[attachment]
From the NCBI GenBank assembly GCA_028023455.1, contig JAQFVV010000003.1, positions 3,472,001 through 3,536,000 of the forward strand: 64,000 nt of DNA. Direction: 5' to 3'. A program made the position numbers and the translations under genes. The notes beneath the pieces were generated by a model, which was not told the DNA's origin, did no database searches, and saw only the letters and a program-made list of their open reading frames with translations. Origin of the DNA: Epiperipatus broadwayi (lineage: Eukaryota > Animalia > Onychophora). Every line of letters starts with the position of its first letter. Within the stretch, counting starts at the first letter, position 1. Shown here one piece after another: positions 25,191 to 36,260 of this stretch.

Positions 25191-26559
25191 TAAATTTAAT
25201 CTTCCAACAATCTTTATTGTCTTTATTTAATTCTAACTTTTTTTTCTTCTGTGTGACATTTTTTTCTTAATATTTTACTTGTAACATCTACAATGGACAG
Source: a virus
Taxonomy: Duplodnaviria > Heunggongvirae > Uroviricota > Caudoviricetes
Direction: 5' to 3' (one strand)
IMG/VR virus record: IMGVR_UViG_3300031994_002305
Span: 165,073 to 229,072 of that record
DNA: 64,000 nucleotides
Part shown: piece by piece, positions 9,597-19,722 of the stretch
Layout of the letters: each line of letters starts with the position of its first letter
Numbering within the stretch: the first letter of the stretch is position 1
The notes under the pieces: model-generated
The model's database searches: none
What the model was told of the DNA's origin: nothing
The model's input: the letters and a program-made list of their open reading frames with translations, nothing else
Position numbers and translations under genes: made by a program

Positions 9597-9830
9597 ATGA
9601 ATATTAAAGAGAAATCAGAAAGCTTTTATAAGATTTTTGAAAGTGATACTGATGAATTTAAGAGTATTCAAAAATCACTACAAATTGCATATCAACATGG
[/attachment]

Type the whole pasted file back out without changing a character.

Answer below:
From the NCBI GenBank assembly GCA_028023455.1, contig JAQFVV010000003.1, positions 3,472,001 through 3,536,000 of the forward strand: 64,000 nt of DNA. Direction: 5' to 3'. A program made the position numbers and the translations under genes. The notes beneath the pieces were generated by a model, which was not told the DNA's origin, did no database searches, and saw only the letters and a program-made list of their open reading frames with translations. Origin of the DNA: Epiperipatus broadwayi (lineage: Eukaryota > Animalia > Onychophora). Every line of letters starts with the position of its first letter. Within the stretch, counting starts at the first letter, position 1. Shown here one piece after another: positions 25,191 to 36,260 of this stretch.

Positions 25191-26559
25191 TAAATTTAAT
25201 CTTCCAACAATCTTTATTGTCTTTATTTAATTCTAACTTTTTTTTCTTCTGTGTGACATTTTTTTCTTAATATTTTACTTGTAACATCTACAATGGACAG
Source: a virus
Taxonomy: Duplodnaviria > Heunggongvirae > Uroviricota > Caudoviricetes
Direction: 5' to 3' (one strand)
IMG/VR virus record: IMGVR_UViG_3300031994_002305
Span: 165,073 to 229,072 of that record
DNA: 64,000 nucleotides
Part shown: piece by piece, positions 9,597-19,722 of the stretch
Layout of the letters: each line of letters starts with the position of its first letter
Numbering within the stretch: the first letter of the stretch is position 1
The notes under the pieces: model-generated
The model's database searches: none
What the model was told of the DNA's origin: nothing
The model's input: the letters and a program-made list of their open reading frames with translations, nothing else
Position numbers and translations under genes: made by a program

Positions 9597-9830
9597 ATGA
9601 ATATTAAAGAGAAATCAGAAAGCTTTTATAAGATTTTTGAAAGTGATACTGATGAATTTAAGAGTATTCAAAAATCACTACAAATTGCATATCAACATGG